• Meagan Gillcrist

As a Special Education Director, I left the classroom to support systematic change for teachers.

Since ‘retiring’ as a high school special education teacher, my phone has not stopped ringing. Everyone is asking the same thing, “Are you available to talk about special education openings in your area?” Although understanding the context of Dever Metro’s high need for experienced educators in the field, my answer, unfortunately, has to be no. This is true only because the proposal for systematic change in special education programming has to come from the educators themselves. Utilizing the knowledge and experience from those who have done the work can lead to long-term solutions.

Utilizing the knowledge and experience from those who have done the work can lead to long-term solutions.

Three years ago, I packed up my classroom in Newport News, Virginia and moved to Denver. I was ready for a fresh start. However, what I found was much different than I had expected. Having served in a high needs school with a well-established special education program, composed of multiple veteran mentors and clear systems made the transition to a new city and new school incredibly difficult. The lack of systems and experience around programming were eye opening. As an experienced educator with a Master’s Degree, I felt like a complete failure. 

After my first year, I needed time to reflect and determine the best course of action. I was returning to a school that was bringing on five new special educators, three of which were in alternative licensing programs and the others within their first years of teaching. The previous year we had lost a number of educators to factors associated with burnout. I understood in order to make a difference for students, I needed to go out on a limb and accept the school’s offer to become the Special Education Director and Coach. I did not know at the time that move would change my view of special education and the need for systematic programming for good. 

As a director, my goal became to help educators navigate the world of special education programming. I quickly realized that teachers were overwhelmed trying to teach to students needs while attempting to navigate the basics of special education compliance. As a result, they felt they were unable to succeed in their role with too many tasks and no proper systems in place. By creating clear and adaptable systems outlining how to manage caseload duties and teaching responsibilities in our specific environment, we could change how teachers viewed their work and how successful students individualized plans were executed.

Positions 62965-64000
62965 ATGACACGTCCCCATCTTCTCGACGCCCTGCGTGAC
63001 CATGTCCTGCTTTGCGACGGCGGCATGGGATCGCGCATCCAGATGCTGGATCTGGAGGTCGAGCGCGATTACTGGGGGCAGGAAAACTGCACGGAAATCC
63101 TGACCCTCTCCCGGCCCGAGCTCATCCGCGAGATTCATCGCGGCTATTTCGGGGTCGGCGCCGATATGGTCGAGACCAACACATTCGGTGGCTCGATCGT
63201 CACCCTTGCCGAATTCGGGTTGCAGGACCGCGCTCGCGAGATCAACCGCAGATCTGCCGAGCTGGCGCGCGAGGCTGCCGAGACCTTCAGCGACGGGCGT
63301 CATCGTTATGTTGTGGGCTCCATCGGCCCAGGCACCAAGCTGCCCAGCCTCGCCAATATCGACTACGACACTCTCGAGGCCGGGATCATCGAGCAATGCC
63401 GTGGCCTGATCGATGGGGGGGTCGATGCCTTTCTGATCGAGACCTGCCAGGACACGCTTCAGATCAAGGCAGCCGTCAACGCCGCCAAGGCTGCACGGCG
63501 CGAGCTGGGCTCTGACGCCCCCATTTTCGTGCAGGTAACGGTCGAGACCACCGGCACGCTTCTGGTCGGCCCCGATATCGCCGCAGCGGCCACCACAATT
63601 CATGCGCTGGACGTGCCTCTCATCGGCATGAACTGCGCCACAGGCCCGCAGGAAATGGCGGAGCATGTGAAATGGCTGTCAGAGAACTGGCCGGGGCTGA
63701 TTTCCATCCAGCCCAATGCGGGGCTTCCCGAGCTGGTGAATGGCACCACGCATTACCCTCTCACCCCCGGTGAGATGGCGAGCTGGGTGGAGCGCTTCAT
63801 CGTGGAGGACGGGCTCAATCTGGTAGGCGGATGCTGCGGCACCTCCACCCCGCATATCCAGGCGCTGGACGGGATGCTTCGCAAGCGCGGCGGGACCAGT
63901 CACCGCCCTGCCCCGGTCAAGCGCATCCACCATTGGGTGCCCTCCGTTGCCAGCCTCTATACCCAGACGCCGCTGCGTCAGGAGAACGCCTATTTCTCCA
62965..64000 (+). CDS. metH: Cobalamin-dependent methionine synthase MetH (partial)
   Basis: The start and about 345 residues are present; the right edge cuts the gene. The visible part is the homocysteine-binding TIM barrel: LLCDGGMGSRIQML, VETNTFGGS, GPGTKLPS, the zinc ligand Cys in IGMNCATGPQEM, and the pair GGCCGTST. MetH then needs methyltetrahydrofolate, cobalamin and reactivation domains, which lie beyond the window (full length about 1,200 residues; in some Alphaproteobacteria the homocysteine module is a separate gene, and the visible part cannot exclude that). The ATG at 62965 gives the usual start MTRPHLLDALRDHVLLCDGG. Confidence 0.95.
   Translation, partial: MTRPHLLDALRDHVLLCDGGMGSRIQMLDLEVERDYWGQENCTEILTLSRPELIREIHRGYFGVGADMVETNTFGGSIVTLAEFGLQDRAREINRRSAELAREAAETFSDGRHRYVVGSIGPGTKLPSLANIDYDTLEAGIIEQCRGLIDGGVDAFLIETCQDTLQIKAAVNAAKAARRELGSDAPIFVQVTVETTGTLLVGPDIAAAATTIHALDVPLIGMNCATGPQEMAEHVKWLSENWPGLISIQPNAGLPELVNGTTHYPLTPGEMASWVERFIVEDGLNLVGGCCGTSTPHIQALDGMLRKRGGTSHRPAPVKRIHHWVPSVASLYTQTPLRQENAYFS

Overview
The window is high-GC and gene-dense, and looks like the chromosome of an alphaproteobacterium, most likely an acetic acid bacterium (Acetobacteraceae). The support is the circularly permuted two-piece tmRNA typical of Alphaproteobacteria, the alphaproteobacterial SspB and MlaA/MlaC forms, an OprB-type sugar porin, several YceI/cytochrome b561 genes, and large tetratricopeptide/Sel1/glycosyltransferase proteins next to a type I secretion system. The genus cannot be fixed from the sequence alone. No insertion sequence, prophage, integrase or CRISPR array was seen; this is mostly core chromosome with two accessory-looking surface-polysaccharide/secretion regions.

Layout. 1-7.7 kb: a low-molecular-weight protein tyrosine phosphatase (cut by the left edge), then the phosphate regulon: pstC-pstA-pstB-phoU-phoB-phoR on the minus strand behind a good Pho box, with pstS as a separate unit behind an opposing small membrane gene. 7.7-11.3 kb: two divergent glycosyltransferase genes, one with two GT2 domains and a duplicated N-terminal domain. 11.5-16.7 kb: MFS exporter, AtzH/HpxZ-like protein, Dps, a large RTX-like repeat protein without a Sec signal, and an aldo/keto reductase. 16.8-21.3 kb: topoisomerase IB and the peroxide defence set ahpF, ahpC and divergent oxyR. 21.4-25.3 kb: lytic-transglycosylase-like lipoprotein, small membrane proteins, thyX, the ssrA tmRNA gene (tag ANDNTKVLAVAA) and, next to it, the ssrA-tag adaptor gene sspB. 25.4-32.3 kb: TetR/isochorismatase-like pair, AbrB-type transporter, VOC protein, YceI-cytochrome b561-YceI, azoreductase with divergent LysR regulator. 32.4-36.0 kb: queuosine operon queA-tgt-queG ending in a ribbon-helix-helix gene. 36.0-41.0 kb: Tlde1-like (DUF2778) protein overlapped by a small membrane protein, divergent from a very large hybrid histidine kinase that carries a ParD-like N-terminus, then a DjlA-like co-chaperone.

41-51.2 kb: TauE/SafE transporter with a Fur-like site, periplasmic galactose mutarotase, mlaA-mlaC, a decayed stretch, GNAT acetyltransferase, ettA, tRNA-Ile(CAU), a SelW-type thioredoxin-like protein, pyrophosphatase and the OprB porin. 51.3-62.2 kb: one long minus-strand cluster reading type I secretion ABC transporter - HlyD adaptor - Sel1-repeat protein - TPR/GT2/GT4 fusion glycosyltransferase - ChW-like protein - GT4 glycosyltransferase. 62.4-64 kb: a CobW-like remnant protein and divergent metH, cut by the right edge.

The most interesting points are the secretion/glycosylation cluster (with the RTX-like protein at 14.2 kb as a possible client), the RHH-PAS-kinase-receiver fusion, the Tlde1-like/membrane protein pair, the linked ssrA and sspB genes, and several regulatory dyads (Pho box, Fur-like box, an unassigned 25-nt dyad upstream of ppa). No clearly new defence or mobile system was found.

As a team, we built case management routines, IEP checklists, parent contact lists, and accommodations lessons for students. We established year end goals and prioritized weekly coaching for teachers. Working as a team with a clear shared purpose we were able to increase teacher and student retention in our program. 

Unfortunately, many schools across the country have not been lucky enough to have experienced teachers leading the way, building systems, and mentoring those new to the field. There is a lack of understanding of what is required of a special education teacher. Those outside the field are pushing for inclusive practices and increased student outcomes, but teachers must first be trained and immersed in the special education culture.

The application of systems tailored to a schools specific requirements is the only solution that will give teachers the confidence and knowledge to educate students in special education, no matter the breadth or depth of their needs.

The construction of systems that support new teachers is something that is often overlooked. At Exceptional Education by Design, a company designed to create tailored plans for special education programs, we are working to take the burden off of new educators. These systems consist of management routines, coaching plans, and compliance management tools that support special educators so they can feel confident enough to implement these carefully developed systems in their daily practices. In prioritizing this work, schools are able to offer robust programs that cater to all students thanks to the diligence and knowledge of its special educators.

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